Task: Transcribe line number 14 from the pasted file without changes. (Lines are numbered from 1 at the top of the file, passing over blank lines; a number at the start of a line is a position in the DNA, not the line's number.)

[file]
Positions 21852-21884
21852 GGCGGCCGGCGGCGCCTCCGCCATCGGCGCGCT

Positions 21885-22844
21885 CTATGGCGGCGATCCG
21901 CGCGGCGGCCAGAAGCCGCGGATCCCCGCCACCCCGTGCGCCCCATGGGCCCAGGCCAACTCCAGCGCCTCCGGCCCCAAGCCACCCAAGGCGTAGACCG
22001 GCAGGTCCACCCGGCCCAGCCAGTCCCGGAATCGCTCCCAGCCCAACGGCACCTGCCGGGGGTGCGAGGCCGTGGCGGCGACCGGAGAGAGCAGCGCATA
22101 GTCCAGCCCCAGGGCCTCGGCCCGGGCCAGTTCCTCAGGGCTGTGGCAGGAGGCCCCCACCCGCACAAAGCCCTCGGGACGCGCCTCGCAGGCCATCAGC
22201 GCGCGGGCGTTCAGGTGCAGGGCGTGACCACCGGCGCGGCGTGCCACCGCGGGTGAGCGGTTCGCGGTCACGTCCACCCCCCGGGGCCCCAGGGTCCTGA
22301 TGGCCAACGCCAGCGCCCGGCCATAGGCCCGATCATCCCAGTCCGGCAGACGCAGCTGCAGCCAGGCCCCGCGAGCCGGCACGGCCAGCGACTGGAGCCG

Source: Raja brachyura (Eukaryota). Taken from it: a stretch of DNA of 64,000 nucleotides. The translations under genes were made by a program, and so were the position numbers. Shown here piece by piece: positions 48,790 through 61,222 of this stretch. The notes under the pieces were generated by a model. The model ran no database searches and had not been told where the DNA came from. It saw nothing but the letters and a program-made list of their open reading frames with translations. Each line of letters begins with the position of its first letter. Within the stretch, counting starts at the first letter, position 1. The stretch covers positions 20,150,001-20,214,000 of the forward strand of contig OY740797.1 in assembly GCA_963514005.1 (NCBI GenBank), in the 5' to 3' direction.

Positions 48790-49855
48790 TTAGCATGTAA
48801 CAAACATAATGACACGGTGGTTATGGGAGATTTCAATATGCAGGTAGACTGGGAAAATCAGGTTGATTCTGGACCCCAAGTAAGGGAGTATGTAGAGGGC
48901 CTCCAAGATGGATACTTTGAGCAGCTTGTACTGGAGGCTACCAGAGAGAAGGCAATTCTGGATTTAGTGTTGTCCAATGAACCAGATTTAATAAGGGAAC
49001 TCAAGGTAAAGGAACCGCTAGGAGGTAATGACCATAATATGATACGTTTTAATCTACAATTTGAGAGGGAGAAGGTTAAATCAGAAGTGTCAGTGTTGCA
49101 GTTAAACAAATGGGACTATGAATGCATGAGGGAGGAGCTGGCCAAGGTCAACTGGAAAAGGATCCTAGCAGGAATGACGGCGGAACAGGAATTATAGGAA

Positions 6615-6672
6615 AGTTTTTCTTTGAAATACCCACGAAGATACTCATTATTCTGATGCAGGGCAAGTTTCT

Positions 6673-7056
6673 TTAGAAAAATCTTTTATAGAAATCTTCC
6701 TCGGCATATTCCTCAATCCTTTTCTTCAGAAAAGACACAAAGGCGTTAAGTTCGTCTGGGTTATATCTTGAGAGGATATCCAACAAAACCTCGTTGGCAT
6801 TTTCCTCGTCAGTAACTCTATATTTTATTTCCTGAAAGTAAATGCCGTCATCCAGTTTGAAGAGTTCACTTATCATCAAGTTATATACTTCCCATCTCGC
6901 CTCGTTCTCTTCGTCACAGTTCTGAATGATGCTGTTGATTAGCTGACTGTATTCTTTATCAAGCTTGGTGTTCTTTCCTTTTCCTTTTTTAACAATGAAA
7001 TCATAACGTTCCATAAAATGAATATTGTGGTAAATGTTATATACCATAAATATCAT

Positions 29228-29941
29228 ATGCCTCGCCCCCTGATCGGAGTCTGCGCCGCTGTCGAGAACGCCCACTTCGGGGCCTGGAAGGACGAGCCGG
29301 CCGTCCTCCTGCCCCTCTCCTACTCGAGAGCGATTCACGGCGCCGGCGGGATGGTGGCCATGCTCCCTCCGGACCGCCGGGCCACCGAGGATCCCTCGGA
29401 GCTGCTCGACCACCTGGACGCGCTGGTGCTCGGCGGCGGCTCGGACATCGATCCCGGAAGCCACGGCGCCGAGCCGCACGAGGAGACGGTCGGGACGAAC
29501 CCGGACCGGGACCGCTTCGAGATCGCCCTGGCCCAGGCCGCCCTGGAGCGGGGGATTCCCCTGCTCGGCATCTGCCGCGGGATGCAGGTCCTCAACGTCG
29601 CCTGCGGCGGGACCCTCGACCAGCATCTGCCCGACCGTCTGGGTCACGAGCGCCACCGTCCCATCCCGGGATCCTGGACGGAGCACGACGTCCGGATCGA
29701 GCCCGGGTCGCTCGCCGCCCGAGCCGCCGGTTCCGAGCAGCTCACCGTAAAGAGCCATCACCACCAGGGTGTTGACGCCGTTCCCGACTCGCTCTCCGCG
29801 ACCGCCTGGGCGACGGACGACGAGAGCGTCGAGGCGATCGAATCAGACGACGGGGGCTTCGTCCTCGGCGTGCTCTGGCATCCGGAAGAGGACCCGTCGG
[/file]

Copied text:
48901 CTCCAAGATGGATACTTTGAGCAGCTTGTACTGGAGGCTACCAGAGAGAAGGCAATTCTGGATTTAGTGTTGTCCAATGAACCAGATTTAATAAGGGAAC